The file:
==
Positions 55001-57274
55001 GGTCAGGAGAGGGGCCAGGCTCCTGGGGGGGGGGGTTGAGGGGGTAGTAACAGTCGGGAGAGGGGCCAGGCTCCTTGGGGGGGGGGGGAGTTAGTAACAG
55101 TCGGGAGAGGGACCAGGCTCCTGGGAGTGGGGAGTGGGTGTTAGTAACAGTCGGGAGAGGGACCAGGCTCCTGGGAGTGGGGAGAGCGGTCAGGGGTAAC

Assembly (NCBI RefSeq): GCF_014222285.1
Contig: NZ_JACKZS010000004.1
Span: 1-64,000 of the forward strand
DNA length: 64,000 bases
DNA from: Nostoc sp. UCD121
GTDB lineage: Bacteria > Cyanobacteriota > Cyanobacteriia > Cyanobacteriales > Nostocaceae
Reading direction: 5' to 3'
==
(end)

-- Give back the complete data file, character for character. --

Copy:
Positions 55001-57274
55001 GGTCAGGAGAGGGGCCAGGCTCCTGGGGGGGGGGGTTGAGGGGGTAGTAACAGTCGGGAGAGGGGCCAGGCTCCTTGGGGGGGGGGGGAGTTAGTAACAG
55101 TCGGGAGAGGGACCAGGCTCCTGGGAGTGGGGAGTGGGTGTTAGTAACAGTCGGGAGAGGGACCAGGCTCCTGGGAGTGGGGAGAGCGGTCAGGGGTAAC

Assembly (NCBI RefSeq): GCF_014222285.1
Contig: NZ_JACKZS010000004.1
Span: 1-64,000 of the forward strand
DNA length: 64,000 bases
DNA from: Nostoc sp. UCD121
GTDB lineage: Bacteria > Cyanobacteriota > Cyanobacteriia > Cyanobacteriales > Nostocaceae
Reading direction: 5' to 3'